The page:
A Grafting Knife

kestrel mentioned that she’s learning how to graft plants and trees, and that her friend who is demonstrating the process misplaced their knife. Well, that’s sure to get my attention.

I don’t know what western grafting-knives look like, but Japanese ones are familiar. When I was in college I picked up a Japanese knife at a thrift sale in San Francisco; it was really cool-looking and I carried it in my jacket sleeve for years. Then, it went into a trunk with other knives (what, don’t you have entire trunks full of knives?) and later found employment as a marking knife for woodworking. The edge is a very hard, very fine steel – I believe now that it’s what’s called “Hitachi Blue Paper #1” which is a high carbon steel that Hitachi only sells to the Japanese market. It’s really magnificent stuff and takes an absurd edge (although a lot of that has to do with the grind).

I didn’t know it was a grafting-knife until I was researching kiridashi a couple years ago. So, kestrel needed a grafting-knife and I had a great example of one. Simple.

I had just welded down a small bar of motorcycle chain, which I welded onto a piece of 1095 and formed into a blade. This took relatively little effort:

That’s what it looks like polished and parkerized. I felt that the parkerizing was a bit too dramatic and polished it back down to a fine satin shine.

Then, I let it sit on the bench for a while, because I was not feeling the urge to do the handle and case. That sort of wooden case is tricky and, sure enough, I didn’t do a great job of it; there are flaws. The way you make a case/handle like that is by cutting a block of wood in 4, as precisely as possible, then inletting the tang in one side and the blade in the other. Then everything gets epoxied together and the resulting rectangular block gets shaped on a belt sander. Pro tip: put a thin layer of camellia oil or vaseline on the blade when you do the glue-up, so that if any glue squeezes onto the blade, it doesn’t produce a permanent bond.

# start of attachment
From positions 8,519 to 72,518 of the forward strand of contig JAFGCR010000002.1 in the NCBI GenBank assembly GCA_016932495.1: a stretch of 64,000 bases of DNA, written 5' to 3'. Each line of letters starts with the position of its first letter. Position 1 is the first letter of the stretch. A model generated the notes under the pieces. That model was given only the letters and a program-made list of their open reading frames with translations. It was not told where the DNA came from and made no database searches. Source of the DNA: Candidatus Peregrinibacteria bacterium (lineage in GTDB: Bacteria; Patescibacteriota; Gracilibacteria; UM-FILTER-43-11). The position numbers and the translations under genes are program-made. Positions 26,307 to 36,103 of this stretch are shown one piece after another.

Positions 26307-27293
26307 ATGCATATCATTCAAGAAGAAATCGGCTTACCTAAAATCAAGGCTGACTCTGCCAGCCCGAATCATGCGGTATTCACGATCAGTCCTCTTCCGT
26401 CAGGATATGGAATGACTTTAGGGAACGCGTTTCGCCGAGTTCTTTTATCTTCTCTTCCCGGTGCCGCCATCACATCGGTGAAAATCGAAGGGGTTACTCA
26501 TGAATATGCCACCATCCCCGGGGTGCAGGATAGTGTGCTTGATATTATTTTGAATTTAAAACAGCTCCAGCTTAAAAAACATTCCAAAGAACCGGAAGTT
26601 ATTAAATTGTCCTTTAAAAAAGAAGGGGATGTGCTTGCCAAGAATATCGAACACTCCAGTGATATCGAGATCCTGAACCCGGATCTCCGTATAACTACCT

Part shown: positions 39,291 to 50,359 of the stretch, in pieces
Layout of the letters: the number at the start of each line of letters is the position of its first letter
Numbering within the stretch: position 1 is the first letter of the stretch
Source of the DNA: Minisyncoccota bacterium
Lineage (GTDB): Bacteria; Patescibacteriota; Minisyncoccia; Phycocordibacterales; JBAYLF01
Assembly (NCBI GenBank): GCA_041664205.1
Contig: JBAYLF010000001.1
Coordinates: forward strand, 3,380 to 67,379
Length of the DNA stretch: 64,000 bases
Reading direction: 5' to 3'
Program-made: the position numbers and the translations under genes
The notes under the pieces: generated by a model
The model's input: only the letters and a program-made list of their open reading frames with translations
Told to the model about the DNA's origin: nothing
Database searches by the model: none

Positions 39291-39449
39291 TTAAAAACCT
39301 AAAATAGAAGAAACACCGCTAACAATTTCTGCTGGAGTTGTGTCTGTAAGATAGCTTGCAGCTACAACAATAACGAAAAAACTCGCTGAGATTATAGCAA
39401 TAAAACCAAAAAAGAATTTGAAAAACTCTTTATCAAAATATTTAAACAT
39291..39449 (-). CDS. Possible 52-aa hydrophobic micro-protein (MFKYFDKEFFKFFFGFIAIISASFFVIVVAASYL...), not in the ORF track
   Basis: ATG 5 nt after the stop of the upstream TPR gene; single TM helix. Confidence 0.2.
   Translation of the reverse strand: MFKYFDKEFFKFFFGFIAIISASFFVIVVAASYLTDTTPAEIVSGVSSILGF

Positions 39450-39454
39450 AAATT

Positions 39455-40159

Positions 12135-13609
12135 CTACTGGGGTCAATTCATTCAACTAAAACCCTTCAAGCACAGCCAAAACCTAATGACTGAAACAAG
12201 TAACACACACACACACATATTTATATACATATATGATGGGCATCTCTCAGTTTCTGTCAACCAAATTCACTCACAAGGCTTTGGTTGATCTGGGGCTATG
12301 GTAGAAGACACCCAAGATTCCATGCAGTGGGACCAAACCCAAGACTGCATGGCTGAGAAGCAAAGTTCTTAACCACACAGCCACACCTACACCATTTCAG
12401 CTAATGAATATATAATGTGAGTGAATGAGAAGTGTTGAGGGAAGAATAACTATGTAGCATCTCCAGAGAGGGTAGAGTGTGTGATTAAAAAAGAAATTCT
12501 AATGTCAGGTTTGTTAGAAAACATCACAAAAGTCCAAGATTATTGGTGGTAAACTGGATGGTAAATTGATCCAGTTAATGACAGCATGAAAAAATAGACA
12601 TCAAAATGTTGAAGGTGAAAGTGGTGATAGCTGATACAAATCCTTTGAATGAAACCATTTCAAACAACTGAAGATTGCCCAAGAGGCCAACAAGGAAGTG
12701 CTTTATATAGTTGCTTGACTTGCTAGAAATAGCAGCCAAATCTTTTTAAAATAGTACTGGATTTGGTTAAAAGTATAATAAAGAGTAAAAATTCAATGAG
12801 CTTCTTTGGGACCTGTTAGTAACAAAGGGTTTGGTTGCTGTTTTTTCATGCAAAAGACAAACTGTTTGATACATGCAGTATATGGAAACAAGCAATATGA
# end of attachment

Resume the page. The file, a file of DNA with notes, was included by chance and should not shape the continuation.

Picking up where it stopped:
This time, unfortunately, a bit of epoxy squeezed out the front of the handle, which I had to shave off with a chisel, then sand the marks off. The result of that is that the face of the handle was no longer perfectly flat, so when the blade is in the case there is a visible gap. Since the case was already shaped and inletted, I couldn’t take material from the face of the case to make the fit better, because there was a chance that I’d shorten the case enough that the blade would no longer fit. Basically, it’s “what you get is what you get…”

You may perhaps recall the tragic tale of my saya nomi (case chisel) [stderr] – I finished it with an oak handle turned on the lathe; it’s ridiculously easy to make handles now, so long as they are round. I threaded the end of the tang and made a strike-plate out of a chunk of damascus gooby, so that if I need to, I can tap the heel of the chisel with a little mallet to make it cut. Traditionally, Japanese sword-cases are ash or magnolia (“ho”) wood; something light and fairly soft, so being able to hammer on the chisel is usually not necessary. In spite of the problem with the damascus and forging, the saya nomi turned out very well and works very well. It’s kind of scary to push a chisel like that at hard wood like maple – if I slip and catch myself with it, it’ll chisel bone much easier than maple.